Accepted answer

here's a good metrics plugin that displays number of lines of code and much more:

it says it requires eclipse 3.1, although i imagine they mean 3.1+

here's another metrics plugin that's been tested on ganymede:


you could use former instantiations product codepro analytix. this eclipse plugin provides you suchlike statistics in code metrics view. this is provided by google free of charge.


i think if you have myeclipse, it adds a label to the project properties page which contains the total number of source code lines. might not help you as myeclipse is not free though.

unfortunately, that wasn't enough in my case so i wrote a source analyzer to gather statistics not gathered by other solutions (for example the metrics mentioned by albertopl).


a very simple plugin for counting actual lines of source code is step counter eclipse plugin. please download and try.

github link

place the downloaded jar file under eclipse\plugin folder and restart eclipse.

rightclick and select step counter enter image description here

step result enter image description here


you could use a batch file with the following script:

@echo off
set count=1
for /f "tokens=*" %%g in ('dir "%cd%\src\*.java" /b /s') do (type "%%g") >> lines.txt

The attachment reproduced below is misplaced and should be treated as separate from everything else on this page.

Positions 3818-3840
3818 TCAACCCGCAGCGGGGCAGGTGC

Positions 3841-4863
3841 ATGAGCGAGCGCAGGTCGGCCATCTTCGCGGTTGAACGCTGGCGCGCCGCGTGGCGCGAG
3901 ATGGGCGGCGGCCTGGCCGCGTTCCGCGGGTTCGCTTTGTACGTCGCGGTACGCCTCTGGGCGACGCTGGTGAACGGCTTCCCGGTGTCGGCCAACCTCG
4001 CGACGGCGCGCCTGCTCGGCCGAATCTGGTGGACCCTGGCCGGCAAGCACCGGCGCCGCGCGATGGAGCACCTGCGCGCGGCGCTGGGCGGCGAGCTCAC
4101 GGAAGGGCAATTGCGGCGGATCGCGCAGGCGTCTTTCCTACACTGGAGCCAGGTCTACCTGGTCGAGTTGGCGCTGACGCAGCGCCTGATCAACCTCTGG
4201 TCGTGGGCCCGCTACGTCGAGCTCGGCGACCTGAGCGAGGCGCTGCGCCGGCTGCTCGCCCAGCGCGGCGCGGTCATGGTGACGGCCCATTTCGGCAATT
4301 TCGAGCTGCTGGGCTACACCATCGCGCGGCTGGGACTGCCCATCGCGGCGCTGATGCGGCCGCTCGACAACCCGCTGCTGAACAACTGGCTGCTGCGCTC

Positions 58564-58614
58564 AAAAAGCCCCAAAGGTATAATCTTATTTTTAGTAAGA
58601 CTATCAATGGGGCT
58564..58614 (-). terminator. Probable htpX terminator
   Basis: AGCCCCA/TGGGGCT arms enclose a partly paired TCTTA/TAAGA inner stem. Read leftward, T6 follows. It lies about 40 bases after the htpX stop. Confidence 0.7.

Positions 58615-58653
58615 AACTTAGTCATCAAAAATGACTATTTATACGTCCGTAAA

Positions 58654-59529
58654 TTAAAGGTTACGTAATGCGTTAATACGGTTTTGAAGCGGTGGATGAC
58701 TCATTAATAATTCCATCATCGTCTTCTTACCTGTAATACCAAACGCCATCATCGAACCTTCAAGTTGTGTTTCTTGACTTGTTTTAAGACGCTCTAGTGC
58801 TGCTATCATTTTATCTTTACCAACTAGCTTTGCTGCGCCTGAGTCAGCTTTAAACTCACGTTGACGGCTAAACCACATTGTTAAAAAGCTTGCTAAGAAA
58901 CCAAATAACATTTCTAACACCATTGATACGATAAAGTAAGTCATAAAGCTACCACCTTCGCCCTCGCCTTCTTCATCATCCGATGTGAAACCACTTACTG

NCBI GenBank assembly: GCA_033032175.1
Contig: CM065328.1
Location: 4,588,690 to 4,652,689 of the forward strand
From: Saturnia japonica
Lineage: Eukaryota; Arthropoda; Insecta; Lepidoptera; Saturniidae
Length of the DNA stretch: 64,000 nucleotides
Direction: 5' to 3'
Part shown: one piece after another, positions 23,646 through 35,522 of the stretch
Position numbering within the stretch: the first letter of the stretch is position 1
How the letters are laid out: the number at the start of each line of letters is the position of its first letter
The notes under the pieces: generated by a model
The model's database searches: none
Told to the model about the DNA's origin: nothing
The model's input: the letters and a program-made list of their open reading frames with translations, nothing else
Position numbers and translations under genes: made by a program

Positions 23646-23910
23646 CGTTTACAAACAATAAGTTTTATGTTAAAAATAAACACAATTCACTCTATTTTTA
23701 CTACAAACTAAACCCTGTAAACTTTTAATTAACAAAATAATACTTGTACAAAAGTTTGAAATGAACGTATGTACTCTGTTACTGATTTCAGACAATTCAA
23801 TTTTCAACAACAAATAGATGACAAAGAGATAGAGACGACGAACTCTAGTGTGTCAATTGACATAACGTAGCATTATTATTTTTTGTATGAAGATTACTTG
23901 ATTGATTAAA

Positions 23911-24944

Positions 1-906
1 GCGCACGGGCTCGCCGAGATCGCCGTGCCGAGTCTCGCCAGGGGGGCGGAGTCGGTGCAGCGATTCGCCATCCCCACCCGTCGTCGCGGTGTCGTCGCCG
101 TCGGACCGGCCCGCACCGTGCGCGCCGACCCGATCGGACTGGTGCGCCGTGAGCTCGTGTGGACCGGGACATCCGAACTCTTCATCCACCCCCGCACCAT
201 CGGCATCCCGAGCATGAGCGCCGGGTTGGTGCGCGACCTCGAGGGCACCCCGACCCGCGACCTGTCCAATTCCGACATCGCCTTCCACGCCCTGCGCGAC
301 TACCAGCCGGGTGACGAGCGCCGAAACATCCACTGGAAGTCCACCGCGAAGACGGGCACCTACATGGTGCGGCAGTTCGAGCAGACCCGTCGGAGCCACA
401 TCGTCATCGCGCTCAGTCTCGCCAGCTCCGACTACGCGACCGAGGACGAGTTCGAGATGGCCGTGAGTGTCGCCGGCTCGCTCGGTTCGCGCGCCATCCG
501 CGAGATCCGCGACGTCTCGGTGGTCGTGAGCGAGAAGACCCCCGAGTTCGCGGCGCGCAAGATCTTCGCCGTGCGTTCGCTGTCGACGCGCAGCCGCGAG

set count=1
for /f "tokens=*" %%g in ('type lines.txt') do (set /a lines+=1)
echo your project has currently totaled %lines% lines of code. 
del lines.txt


are you interested in counting the executable lines rather than the total file line count? if so you could try a code coverage tool such as eclemma. as a side effect of the code coverage stats you get stats on the number of executable lines and blocks (and methods and classes). these are rolled up from the method level upwards, so you can see line counts for the packages, source roots and projects as well.


for eclipse(indigo), install (codepro).

after installation: - right click on your project - choose codepro tools --> compute metrics - and you will get your answer in a metrics tab as number of lines.


under linux, the simpler is:

  1. go to the root folder of your project
  2. use find to do a recursive search of *.java files
  3. use wc -l to count lines:

to resume, just do:

find . -name '*.java' | xargs wc -l    


search > file search

check the regular expression box.

use this expression:


select whatever file types (*.java, *.xml, etc..) and working sets are appropriate for you.

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